However, with no.of candidates varying in every session, there is no fixed pattern or margin forGATE score. The table below contains separate cut off list for different categories.

As expected the qualifying marks are higher for the general candidates for all the subjects thus requiring them to score better marks in GATE 2019 in order to get qualified in all the individual subjects.

Stream and Category Wise Qualifying Cut-Off for GATE 2015

GATE Paper CodeNo of Candidates AppearedGATE PaperQualifying Marks FOR (General)Qualifying Marks FOR (OBC-NCL)Qualifying Marks FOR (SC/ST/PwD)
EC172714Electronics and Communication2522.516.67
CS115425Computer Science and IT2522.516.67
ME22367Mechanical Engineering32.7329.4621.82
EE125851Electrical Engineering2522.516.67
IN185758Instrumentation Engineering25.4522.916.96
CE101429Civil Engineering2522.516.67
CH15844Chemical Engineering27.5224.7718.34
BT10719Biotechnology26.0823.4717.39

FAQs

Q.1. How is the difficulty level determined for all the papers of the same stream in GATE 2019?

Ans: The difficulty level for all the papers is determined by analyzing density functions of that particular stream. So if we assume that the distribution of marks is denser in the region 50-60 for session 1 for a certain paper and in the same paper for session 2 it is 40-50, then, in that case, the session two will be considered easier.

However, the students should not worry as the marks get normalized through a pre-defined method to calculate individual score and rank. One can, therefore, say that the calculation of score is genuinely fair irrespective of the difficulty level of different sessions.

Q.2. Are the normalized marks always greater than the actual mark obtained for a relatively difficult paper when compared to other sessions of same stream?

Ans: Yes, it is true. In case a candidate has appeared for the easier session then their normalized marks will be lesser than the actual marks they had secured.Similarly, If they have appeared for the difficult session then their normalized marks will be greater than the marks they have actually secured. Let’s take an example:

The formula for GATE 2019 normalization

 Mij : is the actual marks secured by the jth candidate in the ith session

 M̅g:is the average marks of the top 0.1% of the candidates considering all sessions

 Mg:is the sum of mean and standard deviation marks of the candidates in the paper considering all sessions

 M̅ti :is the average marks of the top 0.1% of the candidates in the ith session

 Miq :is the sum of the mean marks and standard deviation of the ith session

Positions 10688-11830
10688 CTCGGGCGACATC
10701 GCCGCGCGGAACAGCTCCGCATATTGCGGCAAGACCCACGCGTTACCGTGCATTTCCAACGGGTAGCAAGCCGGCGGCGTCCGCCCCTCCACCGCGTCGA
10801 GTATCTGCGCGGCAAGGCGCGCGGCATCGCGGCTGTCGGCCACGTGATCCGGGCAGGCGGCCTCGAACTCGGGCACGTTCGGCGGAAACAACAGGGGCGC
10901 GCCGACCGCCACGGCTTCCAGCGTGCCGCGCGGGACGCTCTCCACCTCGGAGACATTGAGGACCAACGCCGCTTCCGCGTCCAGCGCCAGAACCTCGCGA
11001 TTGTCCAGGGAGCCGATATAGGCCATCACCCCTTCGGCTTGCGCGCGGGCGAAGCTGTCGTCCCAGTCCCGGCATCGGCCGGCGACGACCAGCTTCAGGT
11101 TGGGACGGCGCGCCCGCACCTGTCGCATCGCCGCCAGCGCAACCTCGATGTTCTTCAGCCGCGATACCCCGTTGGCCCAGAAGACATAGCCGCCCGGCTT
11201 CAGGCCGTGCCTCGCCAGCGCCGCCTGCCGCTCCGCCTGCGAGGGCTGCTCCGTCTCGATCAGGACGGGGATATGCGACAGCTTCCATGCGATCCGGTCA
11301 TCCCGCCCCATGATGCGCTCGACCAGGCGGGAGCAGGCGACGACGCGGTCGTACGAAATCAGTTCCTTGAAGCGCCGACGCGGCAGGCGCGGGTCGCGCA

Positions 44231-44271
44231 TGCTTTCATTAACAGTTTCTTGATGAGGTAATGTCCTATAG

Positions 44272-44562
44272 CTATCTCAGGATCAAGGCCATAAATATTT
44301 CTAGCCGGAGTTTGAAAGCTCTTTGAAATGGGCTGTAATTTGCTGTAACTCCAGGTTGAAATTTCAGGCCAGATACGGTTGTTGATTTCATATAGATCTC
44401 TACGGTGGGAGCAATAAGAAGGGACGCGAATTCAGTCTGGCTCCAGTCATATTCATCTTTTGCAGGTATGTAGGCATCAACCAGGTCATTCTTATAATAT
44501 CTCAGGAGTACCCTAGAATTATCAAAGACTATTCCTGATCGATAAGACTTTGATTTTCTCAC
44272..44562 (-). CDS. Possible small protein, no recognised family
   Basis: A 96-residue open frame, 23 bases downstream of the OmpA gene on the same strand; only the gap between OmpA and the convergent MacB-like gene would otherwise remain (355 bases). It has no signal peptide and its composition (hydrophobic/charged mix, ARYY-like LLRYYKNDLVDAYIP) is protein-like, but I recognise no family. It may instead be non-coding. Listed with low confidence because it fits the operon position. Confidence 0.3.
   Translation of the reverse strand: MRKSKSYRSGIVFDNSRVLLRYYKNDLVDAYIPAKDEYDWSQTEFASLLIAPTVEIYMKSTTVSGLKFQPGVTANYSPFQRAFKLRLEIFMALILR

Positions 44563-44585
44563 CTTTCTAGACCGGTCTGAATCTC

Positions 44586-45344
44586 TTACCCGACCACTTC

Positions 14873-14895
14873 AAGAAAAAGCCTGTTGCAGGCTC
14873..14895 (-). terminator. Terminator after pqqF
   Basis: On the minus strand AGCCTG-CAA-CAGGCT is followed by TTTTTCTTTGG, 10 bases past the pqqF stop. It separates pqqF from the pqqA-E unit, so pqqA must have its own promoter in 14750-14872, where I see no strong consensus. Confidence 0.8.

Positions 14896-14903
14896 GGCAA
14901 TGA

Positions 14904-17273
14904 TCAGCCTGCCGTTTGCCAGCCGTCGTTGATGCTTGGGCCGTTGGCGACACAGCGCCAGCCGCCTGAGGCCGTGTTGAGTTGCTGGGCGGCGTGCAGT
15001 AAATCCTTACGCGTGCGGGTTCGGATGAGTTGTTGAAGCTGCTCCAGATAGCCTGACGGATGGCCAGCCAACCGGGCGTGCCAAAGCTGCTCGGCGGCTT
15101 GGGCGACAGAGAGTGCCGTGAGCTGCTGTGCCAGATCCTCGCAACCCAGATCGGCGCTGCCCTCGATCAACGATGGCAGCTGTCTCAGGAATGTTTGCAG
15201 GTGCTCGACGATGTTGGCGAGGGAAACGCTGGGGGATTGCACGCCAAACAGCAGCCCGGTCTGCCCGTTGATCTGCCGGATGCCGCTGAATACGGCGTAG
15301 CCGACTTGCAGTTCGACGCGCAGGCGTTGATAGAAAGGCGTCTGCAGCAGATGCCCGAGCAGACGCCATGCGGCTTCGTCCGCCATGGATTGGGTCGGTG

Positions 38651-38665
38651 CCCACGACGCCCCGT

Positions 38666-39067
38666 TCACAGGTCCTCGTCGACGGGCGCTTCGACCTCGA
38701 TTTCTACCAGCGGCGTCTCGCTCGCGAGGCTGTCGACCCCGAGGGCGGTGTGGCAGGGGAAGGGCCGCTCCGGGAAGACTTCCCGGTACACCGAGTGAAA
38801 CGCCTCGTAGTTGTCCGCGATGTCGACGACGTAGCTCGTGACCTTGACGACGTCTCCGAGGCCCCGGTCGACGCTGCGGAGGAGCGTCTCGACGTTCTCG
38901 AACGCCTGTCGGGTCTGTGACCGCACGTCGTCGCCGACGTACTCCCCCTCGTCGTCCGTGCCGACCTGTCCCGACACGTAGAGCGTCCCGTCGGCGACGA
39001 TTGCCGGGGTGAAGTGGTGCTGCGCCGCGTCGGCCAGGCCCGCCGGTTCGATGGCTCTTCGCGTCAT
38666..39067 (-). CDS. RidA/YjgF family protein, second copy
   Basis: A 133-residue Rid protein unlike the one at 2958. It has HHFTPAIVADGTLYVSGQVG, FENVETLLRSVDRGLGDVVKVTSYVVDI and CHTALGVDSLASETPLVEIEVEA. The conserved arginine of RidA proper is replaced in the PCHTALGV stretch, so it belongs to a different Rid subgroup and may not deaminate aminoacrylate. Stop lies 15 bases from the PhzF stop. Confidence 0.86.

Average marks of all the candidates in all the sessions (of a particular subject, say CSE) is 30, average marks of top 0.1% is 80, assuming that the candidate has appeared in the easier session, average marks of top 0.1% in that session is 85, average marks of all candidates in your session is 35 and if candidate has secured 70 marks, then:

Q.3. How much does the difficulty level of question papers vary among different sessions of the GATE 2019 exam?

Ans: The difficulty level does vary to a certain extent and that is the reason some of the students prefer a difficult session as there are chances of getting additional marks for an individual paper after the marks are normalized and vice-versa.

However, the selection of candidates for a particular slot is done through a computerized random process and hence beyond the control of any individual.So the aspirants should focus on preparation for individual papers rather than worrying about the difficulty level since it is completely a matter of fate.

Q.4. What will be the range of reduction for a particular paper that would be held during multiple sessions in GATE 2019?

Ans: Min limit: (0.9)*your marks; Max limit: (1.15)*your marks. However, there is no predefined limit. Therefore one cannot presume that if someone is getting an easier set, then their marks are going to be decreased by 10%. It also depends on the other factors/variables in that section. The above formulas are meant to provide a rough boundary only.

GATE Expected Cutoff for NITSGATE Round Wise CCMT CutoffGATE Paper Wise Cutoff

Q.5. What is GATE Percentile? How is it calculated?

Ans: A candidate’s percentile indicates the percentage of candidates scoring lower than that individual candidate in the GATE exam. It is calculated through this formula:

AIR RANK= It is the all India rank of a particular candidate.

N= It is the total no.candidates appearing in that particular stream.